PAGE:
Gramaka, Grāmaka: 6 definitions

Introduction

Gramaka means something in Hinduism, Sanskrit, Jainism, Prakrit, the history of ancient India. If you want to know the exact meaning, history, etymology or English translation of this term then check out the descriptions on this page. Add your comment or reference to a book if you want to contribute to this summary article.

In Hinduism

Purana and Itihasa (epic history)

Source: Cologne Digital Sanskrit Dictionaries: The Purana Index

Grāmaka (ग्रामक).—The kingdom to which Puramjana went by the Āsuri entrance of his city with his companion Durmada.*

  • * Bhāgavata-purāṇa IV. 25. 52.
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The Purana (पुराण, purāṇas) refers to Sanskrit literature preserving ancient India’s vast cultural history, including historical legends, religious ceremonies, various arts and sciences. The eighteen mahapuranas total over 400,000 shlokas (metrical couplets) and date to at least several centuries BCE.

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In Jainism

General definition (in Jainism)

Source: HereNow4u: Lord Śrī Mahāvīra

Grāmaka (ग्रामक) is the name of a village visited by Mahāvīra during his sixth year of spiritual-exertion.—Leaving Vaiśālī, the Lord arrived in the province of Grāmaka and became meditative at the place of the Yakṣa Vibhelaka. Inspired by the penitent life of the Lord the Yakṣa too started singing his praises. Leaving Grāmaka the Lord arrived at the beautiful garden, ‘Śāliśīrṣa’. It was the chilly winter month of Māgha.

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Jainism is an Indian religion of Dharma whose doctrine revolves around harmlessness (ahimsa) towards every living being. The two major branches (Digambara and Svetambara) of Jainism stimulate self-control (or, shramana, ‘self-reliance’) and spiritual development through a path of peace for the soul to progess to the ultimate goal.

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India history and geogprahy

Source: Cologne Digital Sanskrit Dictionaries: Indian Epigraphical Glossary

Grāmaka.—(EI 8), a small village. Note: grāmaka is defined in the “Indian epigraphical glossary” as it can be found on ancient inscriptions commonly written in Sanskrit, Prakrit or Dravidian languages.

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The history of India traces the identification of countries, villages, towns and other regions of India, as well as royal dynasties, rulers, tribes, local festivities and traditions and regional languages. Ancient India enjoyed religious freedom and encourages the path of Dharma, a concept common to Buddhism, Hinduism, and Jainism.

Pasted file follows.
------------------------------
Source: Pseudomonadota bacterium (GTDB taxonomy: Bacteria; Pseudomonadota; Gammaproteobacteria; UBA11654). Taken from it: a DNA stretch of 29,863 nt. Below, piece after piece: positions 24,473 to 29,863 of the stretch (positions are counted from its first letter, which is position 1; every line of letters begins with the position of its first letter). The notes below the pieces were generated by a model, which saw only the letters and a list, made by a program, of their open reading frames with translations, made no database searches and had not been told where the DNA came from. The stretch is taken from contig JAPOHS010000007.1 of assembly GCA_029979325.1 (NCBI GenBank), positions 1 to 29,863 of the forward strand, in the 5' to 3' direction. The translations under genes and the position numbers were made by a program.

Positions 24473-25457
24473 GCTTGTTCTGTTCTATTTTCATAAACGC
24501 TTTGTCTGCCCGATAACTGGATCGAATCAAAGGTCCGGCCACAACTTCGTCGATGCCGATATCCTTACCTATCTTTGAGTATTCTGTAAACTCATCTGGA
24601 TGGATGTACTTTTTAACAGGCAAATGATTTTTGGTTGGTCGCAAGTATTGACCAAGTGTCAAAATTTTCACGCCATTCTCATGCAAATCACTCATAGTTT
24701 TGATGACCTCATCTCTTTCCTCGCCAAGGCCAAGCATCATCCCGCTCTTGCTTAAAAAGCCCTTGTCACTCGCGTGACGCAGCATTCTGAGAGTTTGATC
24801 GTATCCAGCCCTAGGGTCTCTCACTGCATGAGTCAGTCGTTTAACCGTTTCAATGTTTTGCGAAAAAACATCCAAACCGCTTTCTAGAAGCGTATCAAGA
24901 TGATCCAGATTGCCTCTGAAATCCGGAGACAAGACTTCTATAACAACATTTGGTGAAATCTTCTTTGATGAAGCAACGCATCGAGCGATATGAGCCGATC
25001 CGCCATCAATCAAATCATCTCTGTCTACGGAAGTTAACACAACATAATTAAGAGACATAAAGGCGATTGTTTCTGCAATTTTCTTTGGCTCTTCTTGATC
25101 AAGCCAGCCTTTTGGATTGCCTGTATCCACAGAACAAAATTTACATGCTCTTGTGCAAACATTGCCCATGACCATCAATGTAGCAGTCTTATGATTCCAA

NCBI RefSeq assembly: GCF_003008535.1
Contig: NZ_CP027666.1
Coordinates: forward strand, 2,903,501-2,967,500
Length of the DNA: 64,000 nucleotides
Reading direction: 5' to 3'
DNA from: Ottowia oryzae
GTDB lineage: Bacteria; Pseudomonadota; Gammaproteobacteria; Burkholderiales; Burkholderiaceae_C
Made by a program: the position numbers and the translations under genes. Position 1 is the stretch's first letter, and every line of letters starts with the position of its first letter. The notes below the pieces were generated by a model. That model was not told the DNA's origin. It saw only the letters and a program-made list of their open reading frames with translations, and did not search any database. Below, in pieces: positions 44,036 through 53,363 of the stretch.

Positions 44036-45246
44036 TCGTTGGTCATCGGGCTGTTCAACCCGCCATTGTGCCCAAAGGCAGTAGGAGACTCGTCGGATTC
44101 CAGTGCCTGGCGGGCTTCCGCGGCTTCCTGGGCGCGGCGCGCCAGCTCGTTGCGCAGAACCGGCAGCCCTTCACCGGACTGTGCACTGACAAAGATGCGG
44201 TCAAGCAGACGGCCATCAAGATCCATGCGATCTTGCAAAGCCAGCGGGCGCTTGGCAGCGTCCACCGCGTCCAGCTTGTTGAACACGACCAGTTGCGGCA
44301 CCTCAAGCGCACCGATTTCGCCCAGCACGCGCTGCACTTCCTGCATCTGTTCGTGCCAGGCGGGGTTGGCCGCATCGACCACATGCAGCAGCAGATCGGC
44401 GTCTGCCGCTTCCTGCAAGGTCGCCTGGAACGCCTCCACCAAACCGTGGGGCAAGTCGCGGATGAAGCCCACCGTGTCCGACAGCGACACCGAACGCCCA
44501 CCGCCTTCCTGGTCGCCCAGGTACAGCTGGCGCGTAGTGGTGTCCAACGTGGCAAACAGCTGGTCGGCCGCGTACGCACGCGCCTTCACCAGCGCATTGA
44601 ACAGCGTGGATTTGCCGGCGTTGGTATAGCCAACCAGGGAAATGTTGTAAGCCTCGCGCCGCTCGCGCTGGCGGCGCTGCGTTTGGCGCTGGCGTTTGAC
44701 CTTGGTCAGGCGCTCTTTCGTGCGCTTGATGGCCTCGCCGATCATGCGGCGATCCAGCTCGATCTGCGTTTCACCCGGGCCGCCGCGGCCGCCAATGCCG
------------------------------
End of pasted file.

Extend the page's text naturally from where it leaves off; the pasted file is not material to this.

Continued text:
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Languages of India and abroad

Sanskrit-English dictionary

Source: DDSA: The practical Sanskrit-English dictionary

Grāmaka (ग्रामक).—

1) A villager.

2) The collective department of celestial pleasures.

Derivable forms: grāmakaḥ (ग्रामकः).

Source: Cologne Digital Sanskrit Dictionaries: Benfey Sanskrit-English Dictionary

Grāmaka (ग्रामक).—[grāma + ka], m. 1. A village, Mahābhārata 5, 1466. 2. A fictitious name, [Bhāgavata-Purāṇa, (ed. Burnouf.)] 4, 25, 52.

Source: Cologne Digital Sanskrit Dictionaries: Monier-Williams Sanskrit-English Dictionary

1) Grāmaka (ग्रामक):—[from grāma] m. a small village, [Harṣacarita viii, 3]

2) [v.s. ...] a village, [Mahābhārata v, 1466]

3) [v.s. ...] Name of a town, [Buddhist literature]

4) [v.s. ...] n. = ma-caryā, [Bhāgavata-purāṇa iv, 25, 52.]

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Sanskrit, also spelled संस्कृतम् (saṃskṛtam), is an ancient language of India commonly seen as the grandmother of the Indo-European language family. Closely allied with Prakrit and Pali, Sanskrit is more exhaustive in both grammar and terms and has the most extensive collection of literature in the world, greatly surpassing its sister-languages Greek and Latin.

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See also (Relevant definitions)

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